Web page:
All Depressions are not alike
Keep in mind that not all depressions are alike. Some occur for visible cause, such as a painful and unwanted divorce. Some are mild, you just kind of limp through the day for weeks or months, and eventually the depression lifts.
Depression often has a tangible trigger: a loss, or a series of setbacks. However, it may arise in the context of your pressured grinding perfectionism where you believe you can’t do things right. Ultimately your self-pressure to do better overwhelms you trying to do what can’t be done. Other depressions are unpredictable and when they come, they are consuming.
All depressions are serious. Some are more disabling. All merit addressing.
When pessimism is pervasive, you may think it is impossible to break free. However, this is an inflexible form of thinking. You may think it is, but what you think reflects how you temporarily feel. Depression is not eternal.
How Anxiety fits in
Anxiety precedes depression about 60% of the time. Depression precedes anxiety about 18% of the time. By addressing your anxiety, you can reduce your risk of depression. [pullQuote position=”right”]Perfectionism is a common trigger for anxiety.[/pullQuote]
The death of a public figure, while incredibly sad, often opens up conversations about difficult topics. No one knows exactly what led Robin Williams to end his own life. However, we can use his tragic decision to help ourselves, and others who are depressed not to make the same choice.
THERE ARE OTHER CHOICES
There are many strategies to start the process of overcoming depression. Below are just some of the ways you can start to change how depression affects your life and begin on your path to relief.
- Use self-improvement strategies to reduce or eliminate your depression.
- Learn to change depressing negative thinking patterns. This helps provide relief from the pain of depression.
- Strengthen brain structures associated with making realistically positive changes in your thinking through therapeutic coaching/counseling help.
- Refuse to accept depressive thinking as valid.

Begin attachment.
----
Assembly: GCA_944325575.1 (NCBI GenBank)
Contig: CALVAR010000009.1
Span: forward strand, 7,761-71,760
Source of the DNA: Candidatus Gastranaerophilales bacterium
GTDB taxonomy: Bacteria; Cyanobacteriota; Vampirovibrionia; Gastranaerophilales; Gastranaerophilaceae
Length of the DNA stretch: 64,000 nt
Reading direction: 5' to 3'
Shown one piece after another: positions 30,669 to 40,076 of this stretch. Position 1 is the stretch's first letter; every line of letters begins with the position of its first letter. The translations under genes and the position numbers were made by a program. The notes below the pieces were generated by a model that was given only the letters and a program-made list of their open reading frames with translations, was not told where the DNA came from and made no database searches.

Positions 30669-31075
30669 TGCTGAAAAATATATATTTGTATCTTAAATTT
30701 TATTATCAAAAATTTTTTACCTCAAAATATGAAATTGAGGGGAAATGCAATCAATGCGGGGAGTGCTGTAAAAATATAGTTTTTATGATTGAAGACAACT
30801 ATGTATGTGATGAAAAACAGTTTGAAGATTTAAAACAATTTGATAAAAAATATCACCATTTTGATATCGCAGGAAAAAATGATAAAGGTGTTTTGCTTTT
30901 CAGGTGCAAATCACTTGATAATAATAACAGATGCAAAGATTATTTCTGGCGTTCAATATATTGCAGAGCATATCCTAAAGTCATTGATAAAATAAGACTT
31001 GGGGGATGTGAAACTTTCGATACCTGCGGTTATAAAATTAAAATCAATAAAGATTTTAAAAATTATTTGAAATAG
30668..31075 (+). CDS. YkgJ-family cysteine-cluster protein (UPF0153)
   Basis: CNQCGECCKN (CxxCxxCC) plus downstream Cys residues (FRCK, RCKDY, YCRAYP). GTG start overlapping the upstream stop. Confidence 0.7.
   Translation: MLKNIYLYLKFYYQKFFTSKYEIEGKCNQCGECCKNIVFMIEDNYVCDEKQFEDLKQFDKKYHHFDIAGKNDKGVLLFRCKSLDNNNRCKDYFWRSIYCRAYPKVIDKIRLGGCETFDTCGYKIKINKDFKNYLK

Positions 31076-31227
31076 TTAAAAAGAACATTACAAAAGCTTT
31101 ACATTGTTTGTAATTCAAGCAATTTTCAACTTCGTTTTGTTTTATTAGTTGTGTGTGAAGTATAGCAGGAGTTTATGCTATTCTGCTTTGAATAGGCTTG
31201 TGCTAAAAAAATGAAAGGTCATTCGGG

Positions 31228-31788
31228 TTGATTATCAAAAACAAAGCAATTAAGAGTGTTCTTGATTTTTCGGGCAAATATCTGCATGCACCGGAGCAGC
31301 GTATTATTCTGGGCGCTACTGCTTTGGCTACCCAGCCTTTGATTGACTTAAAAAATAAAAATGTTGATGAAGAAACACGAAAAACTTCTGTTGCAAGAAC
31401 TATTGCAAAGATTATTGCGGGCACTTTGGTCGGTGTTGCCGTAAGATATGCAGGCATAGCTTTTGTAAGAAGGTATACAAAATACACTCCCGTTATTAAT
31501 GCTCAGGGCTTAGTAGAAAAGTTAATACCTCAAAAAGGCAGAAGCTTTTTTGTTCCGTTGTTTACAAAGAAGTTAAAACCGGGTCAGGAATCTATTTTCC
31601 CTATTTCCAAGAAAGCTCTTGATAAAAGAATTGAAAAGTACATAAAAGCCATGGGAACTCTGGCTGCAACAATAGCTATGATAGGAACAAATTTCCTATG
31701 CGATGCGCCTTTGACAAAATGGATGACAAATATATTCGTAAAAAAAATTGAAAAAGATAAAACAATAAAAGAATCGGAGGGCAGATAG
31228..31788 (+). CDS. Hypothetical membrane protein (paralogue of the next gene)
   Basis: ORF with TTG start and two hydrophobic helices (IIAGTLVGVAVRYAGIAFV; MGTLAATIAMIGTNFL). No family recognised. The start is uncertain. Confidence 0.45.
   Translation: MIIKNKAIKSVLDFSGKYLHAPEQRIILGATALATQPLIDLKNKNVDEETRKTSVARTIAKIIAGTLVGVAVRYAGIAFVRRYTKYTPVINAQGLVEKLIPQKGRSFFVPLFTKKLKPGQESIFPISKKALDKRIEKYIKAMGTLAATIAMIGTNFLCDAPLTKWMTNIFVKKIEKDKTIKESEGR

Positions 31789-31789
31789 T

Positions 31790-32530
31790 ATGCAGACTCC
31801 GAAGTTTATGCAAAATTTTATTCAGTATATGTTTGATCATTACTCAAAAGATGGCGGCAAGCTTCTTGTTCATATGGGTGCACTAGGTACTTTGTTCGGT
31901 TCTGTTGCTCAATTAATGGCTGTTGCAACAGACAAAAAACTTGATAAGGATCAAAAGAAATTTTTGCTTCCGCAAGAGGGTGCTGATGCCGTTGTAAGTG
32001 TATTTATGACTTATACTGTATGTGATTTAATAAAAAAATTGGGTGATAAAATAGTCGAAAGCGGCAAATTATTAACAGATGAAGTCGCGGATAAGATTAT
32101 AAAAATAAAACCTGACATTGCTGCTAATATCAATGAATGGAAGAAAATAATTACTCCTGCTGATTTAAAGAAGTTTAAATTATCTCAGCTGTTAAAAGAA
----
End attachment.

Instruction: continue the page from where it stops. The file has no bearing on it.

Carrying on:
- View depression as transitory.
- Seek therapeutic help to engage in constructive change activities.
- Understand that a mistake or failure today does not make you a failure or ensure you will fail tomorrow. You have a future and you can change it.
- Increase your activity. It is a remedy for depression.
- Actively examine your thinking process. Practice allowing yourself to let negative thoughts fade in their own time. By actively working to disrupt negative thinking, you can gain relief from depression.
- Learn more about Cognitive-behavioral methods. These can address depression and apply to many other challenging situations, such as combating substance abuse, improving relationships with others, and getting along better with yourself.
Remember: There is always an alternative to suicide.
If you feel seriously depressed, and have a plan for ending your life, pause. Get help. Give yourself time to learn and use antidepression methods, and then pass them on to others who suffer from depression.
When you can think of nothing else to do, call 911.
Finally, prevention is the best protection against depression, substance abuse, suicide, and other tragic forms of human distress. We have the resources and means to prevent much needless emotional misery. Ask for Help, it’s there for you.
Are you or someone you know depressed or having suicidal thoughts?
Check the National Suicide Prevention Lifeline’s warning signs:
or by calling 1-800-273-TALK (8255) you’ll be connected to a skilled, trained counselor at a crisis center in your area, anytime 24/7.